Monthly Archives: October 2011
How are you today?
No, really, how are YOU today? If you are sick, tired, or achy you’re more likely to slap me than answer the question. If you’re stressed or in an emotionally tough situation, you might have noticed these symptoms getting worse. Your body and mind are as connected as your fingers to your hands, but it is easy to forget how integrated they are. If you’re feeling down, your body feels it; if you’re rested, you’re more likely to be cheerful, et cetera, et cetera.
Every decision we make and every situation we come across affects us. It just makes sense. But we can do little things to help that part of our mood that we can control. Afterall, who doesn’t like feeling at their best?
More than a car, our bodies are our only truly reliable form of transportation and just as an unleaded car does not run well on diesel, our bodies do not run well on sugar, starches, and fat. This article titled, “Taking Baby Steps Can Help You As an Adult, Too” talks about taking baby steps to integrate the things that help bodies feel their best.
Yes, we all grew up listening to the health teacher at school telling us to eat our fruits and veggies and to get plenty of sleep but how well did we pay attention? The 2010 Health report from the CDC suggest not very well. I learned first hand not too long ago how important it is to keep everything working as it should.
I am not trying to preach- I know these things are true from my own personal experience. About a month ago, I was hit with a bad upper respiratory infection, borderline pneumonia. At the time, I was just starting a new job, dealing with unreliable childcare, living on coffee and doughnuts, not getting enough sleep, and certainly not exercising.
Stress + Bad habits = Sickness
Simply put, after about a month of constant stressors, my body had had enough. I had done practically everything I could have done to set myself up to fall. And I did. Not only was I down for the count from the respiratory infection but I also had a gnarly UTI, my whole body was out of whack, I had gained weight and I felt depressed and disorganized.
It was then that I really began to pay attention to how much everything affects everything else. My body only works as well as I treat it. Ever since, health has been on my mind- not as a pretentious healthnut but as someone whose work, life, and family are important to her. When I was sick and feeling depressed, my work suffered, I missed out on happy moments, and most of all, I could not be the wife and mother I wanted to be.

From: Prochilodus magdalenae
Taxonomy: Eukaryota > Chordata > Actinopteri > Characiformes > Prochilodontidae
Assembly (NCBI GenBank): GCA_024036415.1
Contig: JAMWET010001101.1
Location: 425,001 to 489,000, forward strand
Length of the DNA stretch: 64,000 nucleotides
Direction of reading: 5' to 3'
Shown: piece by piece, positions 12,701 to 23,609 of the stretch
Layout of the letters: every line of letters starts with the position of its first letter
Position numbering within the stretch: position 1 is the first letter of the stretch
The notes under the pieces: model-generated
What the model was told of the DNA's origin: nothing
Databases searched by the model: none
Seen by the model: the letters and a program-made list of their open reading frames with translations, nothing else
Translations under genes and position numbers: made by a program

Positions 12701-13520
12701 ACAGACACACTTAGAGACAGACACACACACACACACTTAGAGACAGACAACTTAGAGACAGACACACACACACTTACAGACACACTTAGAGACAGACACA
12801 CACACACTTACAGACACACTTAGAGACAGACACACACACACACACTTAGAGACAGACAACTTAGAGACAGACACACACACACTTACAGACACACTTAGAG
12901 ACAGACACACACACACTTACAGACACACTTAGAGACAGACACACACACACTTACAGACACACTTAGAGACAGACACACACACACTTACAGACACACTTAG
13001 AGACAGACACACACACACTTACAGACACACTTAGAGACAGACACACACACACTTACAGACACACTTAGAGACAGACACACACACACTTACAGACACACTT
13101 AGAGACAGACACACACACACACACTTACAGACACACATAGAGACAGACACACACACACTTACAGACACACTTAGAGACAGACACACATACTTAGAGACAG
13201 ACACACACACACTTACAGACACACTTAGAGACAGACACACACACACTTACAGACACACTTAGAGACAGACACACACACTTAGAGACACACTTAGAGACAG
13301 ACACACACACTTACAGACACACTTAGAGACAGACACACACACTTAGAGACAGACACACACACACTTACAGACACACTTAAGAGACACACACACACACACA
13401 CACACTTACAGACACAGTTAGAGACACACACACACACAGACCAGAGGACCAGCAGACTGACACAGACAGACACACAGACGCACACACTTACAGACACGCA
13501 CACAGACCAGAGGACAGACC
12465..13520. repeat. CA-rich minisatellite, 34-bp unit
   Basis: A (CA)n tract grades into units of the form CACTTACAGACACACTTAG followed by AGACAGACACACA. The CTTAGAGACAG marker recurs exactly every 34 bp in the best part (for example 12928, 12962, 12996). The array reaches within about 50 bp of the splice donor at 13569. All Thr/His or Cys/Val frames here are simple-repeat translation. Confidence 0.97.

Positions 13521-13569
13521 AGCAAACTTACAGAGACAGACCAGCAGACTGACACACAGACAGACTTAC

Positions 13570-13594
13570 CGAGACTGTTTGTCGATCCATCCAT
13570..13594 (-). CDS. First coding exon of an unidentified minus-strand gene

It’s In Your Hands
We may not always be able to control the events of the day or the many troubles that plague our minds but we can make sure they do not get worse by making simple decisions about how we keep our bodies fueled and working properly. We are not the only one’s who have taken on the issue of healthy living but navigating the way to a healthy lifestyle can be daunting.
Fortunately, there are articles on the web that can help. I did a bit of research before writing this article and compiled a list of publications that are clear, relevant, and interesting (at least to me 😛 ). Here they are:
Dietary fiber: Essential for a healthy diet <—-Definitely read this one!
13 Healthy Habits to Improve Your Life <—- Another good one. From WebMD
Mind and Body <—- This totally ties in to my experience!
Health & Yoga for the Rest of Us
From Dr. Glen Johnson, Clinical Neuropsychologist and author of The TBI Guide, this article gives valuable insight into the world of traumatic brain injury
EMOTIONAL STAGES OF RECOVERY
We are all different. We all have different family situations, different jobs, different strengths, and different weaknesses. Despite all these differences, there are a number of very common emotional stages that people with a head injury go through. This is based upon my own experience treating patients, but many investigators note similar findings.
Confusion and Agitation
The first phase that I see people going through is a confusion/agitation phase. This can last minutes or it can last for months. I’ve had people get in a car accident and be somewhat dazed for a few minutes, but then direct traffic around their car. Others had been brought into the hospital in a coma requiring intensive medical efforts. When they wake up, they may go through the confusion/agitation phase. In the hospital setting, this is very difficult for family members. Someone who is very meek and mild, for example, can be physically aggressive. They may punch the nurses, or swear and curse at family members. It’s very frightening for family members, and it feels like it is going to last forever. For 99% of the patients that I’ve worked with, this confusion/agitation phase goes away. It may take a while, but people eventually come out of it.
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